[quote=“bob”]This is going to sound incredibly simplistic I imagine (and has nothing to do with conflict neccessarily) but one of the best things I have ever done is called “What is new and exciting?” Basically I tell them that I am going to ask them this “every” class and then I actually do ask them “every” class. They are guaranteed an opportunity to talk about anything they want, and I do mean anything. They got a new carpet installed, their boyfreind murdered the dog, they are going to attend a lecture on bio-technology tomorow… I honestly don’t care but I do expect them to decide what they want to talk about and to think about whatever it is they have to say about that topic. Of course you can make sandwhiches out of whatever they have to say, introduce vocab, do pop ups, correct grammar, run them round the language circle, write a bizzaro little story out of whatever they say, all the usual. I don’t even care if they say whatever it is they want to say in English as long as a serious attempt is made, by the class, to translate whatever they said. It is a team effort and is presented as such. Eventually what happens is that people get to actually know something of each other’s lives and conversation builds naturally, and like natural conversation, totally at random.
I further explain that the onus is definitely “not” just on me to be interesting or entertaining. It is too easy for them to sit there and watch us doing contortions trying to impress and all they do is sit there passively negative. Wrongo boyo I tell em. It’s your turn.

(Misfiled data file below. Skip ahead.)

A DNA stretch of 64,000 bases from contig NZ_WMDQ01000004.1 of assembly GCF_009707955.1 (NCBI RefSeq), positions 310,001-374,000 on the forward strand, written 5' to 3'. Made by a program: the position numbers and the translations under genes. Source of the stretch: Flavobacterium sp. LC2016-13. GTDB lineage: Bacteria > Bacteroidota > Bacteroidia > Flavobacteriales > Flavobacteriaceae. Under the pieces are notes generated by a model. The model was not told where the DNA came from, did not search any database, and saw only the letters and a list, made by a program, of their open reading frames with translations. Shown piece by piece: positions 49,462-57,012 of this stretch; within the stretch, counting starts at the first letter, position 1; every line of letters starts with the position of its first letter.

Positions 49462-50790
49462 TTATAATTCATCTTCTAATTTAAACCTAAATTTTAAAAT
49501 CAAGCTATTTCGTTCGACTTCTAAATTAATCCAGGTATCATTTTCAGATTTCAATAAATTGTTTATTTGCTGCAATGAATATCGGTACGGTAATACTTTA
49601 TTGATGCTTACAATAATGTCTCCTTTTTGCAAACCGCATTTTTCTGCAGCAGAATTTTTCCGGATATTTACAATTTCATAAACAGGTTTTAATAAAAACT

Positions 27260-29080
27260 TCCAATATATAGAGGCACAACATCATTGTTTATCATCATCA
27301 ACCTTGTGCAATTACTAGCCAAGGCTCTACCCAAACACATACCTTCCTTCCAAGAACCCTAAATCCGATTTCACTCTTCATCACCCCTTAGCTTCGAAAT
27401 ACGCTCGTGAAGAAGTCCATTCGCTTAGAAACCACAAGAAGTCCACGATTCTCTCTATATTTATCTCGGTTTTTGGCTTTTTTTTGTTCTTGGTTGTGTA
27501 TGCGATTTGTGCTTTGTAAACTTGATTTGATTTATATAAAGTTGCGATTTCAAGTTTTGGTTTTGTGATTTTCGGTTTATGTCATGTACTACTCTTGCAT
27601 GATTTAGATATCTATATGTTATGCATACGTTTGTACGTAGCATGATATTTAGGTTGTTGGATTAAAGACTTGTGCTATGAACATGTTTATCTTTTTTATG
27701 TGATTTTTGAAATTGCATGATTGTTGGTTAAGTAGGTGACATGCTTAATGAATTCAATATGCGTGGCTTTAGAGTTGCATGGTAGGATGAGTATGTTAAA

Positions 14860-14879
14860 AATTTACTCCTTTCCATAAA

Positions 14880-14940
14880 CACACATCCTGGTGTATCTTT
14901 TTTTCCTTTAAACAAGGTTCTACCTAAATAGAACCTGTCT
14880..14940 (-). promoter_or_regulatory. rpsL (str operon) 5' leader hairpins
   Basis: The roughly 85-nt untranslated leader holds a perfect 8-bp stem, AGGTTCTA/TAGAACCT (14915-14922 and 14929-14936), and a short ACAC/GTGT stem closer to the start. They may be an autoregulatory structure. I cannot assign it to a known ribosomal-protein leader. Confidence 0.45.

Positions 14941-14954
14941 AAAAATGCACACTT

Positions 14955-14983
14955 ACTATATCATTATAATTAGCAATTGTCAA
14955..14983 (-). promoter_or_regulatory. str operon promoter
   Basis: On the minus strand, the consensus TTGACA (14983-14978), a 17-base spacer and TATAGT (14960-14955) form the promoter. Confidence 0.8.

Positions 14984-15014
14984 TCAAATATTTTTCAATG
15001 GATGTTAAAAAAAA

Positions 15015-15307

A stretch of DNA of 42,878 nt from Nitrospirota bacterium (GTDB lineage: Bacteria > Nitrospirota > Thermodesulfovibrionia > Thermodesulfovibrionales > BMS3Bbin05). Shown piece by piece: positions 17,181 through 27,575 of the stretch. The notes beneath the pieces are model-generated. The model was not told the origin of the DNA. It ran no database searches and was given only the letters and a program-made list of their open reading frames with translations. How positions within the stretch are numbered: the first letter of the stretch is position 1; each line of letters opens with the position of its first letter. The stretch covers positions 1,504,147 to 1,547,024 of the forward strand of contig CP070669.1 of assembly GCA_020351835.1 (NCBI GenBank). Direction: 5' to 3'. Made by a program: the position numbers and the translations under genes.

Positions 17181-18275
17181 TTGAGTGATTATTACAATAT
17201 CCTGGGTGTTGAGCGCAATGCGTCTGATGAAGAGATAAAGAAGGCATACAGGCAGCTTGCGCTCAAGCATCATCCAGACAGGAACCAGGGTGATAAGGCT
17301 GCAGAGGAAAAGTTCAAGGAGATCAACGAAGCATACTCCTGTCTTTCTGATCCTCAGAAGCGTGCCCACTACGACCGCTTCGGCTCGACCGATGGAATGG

I’ve been doing this for years and it works brilliantly. All you have to do is really insist on it. A lot of my best classes are nothing but “What is new and exciting?”[/quote]
Small b bob, what a great idea. Simplicity personified.
Let me ask you this: Do you make this a presentational exercise, as in 1 student in front of all? I ask because I’ve discovered that the benefits of confidence building in such a stand and deliver exercise only works with my advanced students. The intermediate and beginner ones benefit more from being paired off and having conversations with each other. No pressure to perform. No threat of making a mistake=loss of face. Just a simple L2 environment.
I do love the question though. May I use it?
Now, as to the thread title. By creating conflict and unresolvable situations, the students are forced to keep coming up with ideas and ways to express them. The situation I detailed in the OP was for more advanced students but there are many variations that can be applied.
Another “conflicted” situation I like to use is store clerk, disgruntled customer. I have the customer attempt to return a pair of recently purchased socks (a hole in one) without a receipt. The clerk is under strict instructions from the laoban to never accept any returns without a receipt.
Another scenario is the “late for a job interview” scenario. The interviewee must attempt to get a second interview even though they are 20 minutees late for their initial appointment.
While your scenario is a cool, thought provoking situation, I fear it requires acting skills beyond the scope of 99.9% of the students. Also, it’s my ho that keeping the groups to 3 maximum is optimal. I think your scenario and others like it could work with a class specifically trained and sufficiently rehearsed in improv techniques. Still, a good scenario for discussion purposes, to be sure. Just don’t think they’d have the wherewithal to “act” that one out.